Slow Business at the “Fruit and Oyster House”

Some of the best images of the American Civil War can be found in the long campaign around the city of Petersburg. Teams of photographers swooped over the battlefield to document the story, capturing impressive shots of the massive fortifications and staggering casualties. Even the duller moments of the siege produced candid whimsical moments, as when Timothy O’Sullivan patronized the “Fruit and Oyster House” on the Union front:

Fruit and Oyster House

I hope that more research can reveal a back story to this shack. Did someone sarcastically paint the sign out of frustration for their lack of fine cuisine in the standard army diet? Perhaps a sutler included this sign among the wares he brought down from the north in hopes of finding a sizable market? The caption for the Taylor & Huntington stereo card released a quarter of a century after speculates: “Who but a ‘Yank’ would think of starting a ‘store’ or restaurant on the line of battle where shot and shell are constantly falling? This is a bomb-proof restaurant on the line at Petersburg. The sign over the door ‘Fruit & Oyster House,’ looks as though it might have been captured by the proprietors from some regular eating house.”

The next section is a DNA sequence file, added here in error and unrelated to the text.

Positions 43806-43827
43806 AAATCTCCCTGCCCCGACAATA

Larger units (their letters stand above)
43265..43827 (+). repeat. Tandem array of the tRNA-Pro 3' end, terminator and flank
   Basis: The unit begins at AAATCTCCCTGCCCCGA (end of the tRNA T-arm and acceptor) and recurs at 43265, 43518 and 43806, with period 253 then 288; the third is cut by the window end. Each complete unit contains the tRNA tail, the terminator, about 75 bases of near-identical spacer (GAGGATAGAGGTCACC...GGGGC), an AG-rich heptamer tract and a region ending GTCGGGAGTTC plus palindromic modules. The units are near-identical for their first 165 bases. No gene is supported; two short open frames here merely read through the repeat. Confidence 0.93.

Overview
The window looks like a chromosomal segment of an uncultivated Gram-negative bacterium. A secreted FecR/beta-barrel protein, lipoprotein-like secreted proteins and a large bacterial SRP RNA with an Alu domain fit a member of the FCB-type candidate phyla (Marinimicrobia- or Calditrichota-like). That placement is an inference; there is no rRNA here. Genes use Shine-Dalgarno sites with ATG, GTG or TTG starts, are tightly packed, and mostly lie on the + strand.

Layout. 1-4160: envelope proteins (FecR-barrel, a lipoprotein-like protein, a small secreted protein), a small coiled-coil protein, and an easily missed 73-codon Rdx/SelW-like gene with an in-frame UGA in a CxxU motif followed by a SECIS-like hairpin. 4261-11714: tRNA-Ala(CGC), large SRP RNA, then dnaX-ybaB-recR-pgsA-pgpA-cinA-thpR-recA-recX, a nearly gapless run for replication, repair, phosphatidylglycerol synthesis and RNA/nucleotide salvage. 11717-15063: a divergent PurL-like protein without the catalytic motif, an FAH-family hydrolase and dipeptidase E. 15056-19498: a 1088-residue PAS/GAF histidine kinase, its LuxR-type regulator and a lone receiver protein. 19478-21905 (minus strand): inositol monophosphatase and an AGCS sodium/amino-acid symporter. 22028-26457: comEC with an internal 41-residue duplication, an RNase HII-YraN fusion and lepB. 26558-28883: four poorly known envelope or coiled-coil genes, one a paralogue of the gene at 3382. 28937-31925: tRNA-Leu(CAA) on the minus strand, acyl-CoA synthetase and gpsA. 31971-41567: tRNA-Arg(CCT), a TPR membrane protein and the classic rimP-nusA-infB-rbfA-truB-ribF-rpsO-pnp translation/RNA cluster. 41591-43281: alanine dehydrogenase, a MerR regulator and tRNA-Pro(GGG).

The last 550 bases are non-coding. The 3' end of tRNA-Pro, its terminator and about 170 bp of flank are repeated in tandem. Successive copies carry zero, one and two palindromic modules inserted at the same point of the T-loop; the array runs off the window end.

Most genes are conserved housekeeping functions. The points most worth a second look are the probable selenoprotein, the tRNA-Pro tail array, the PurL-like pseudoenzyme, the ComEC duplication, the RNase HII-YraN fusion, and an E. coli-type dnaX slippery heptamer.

Whatever his background story may be, business does not appear to be booming for the maître d’.

Fruit and Oyster House Proprietor

 

Update: Tip of the cap to author Mark H. Dunkelman who in the comments brings my attention to recent scholarship by The Center for Civil War Photography that suggests it might in fact be O’Sullivan in front of the camera.

Timothy O'Sullivan (National Portrait Gallery)

Timothy H. O’Sullivan (National Portrait Gallery)

This entry was posted in Common Soldier, Emerging Civil War, Photography, Sieges and tagged , . Bookmark the permalink.

3 Responses to Slow Business at the “Fruit and Oyster House”

  1. Will Hickox says:

    It’s probably just as well for all concerned that business wasn’t booming. I can’t imagine oysters on a siege line in the 19th century could have been very fresh.

  2. An article by Bob Zeller, “Timothy O’Sullivan in Front of the Camera,” in the current issue (Volume XII, Issue 2, August 2014) of Battlefield Photographer: The Newsletter of the Center for Civil War Photography, posits that the figure in the photograph is indeed O’Sullivan, and identifies other images in which he appears.

    • Edward S. Alexander says:

      Thank you for your response, Mark. In looking at photographs of Mr. O’Sullivan this theory certainly has weight.

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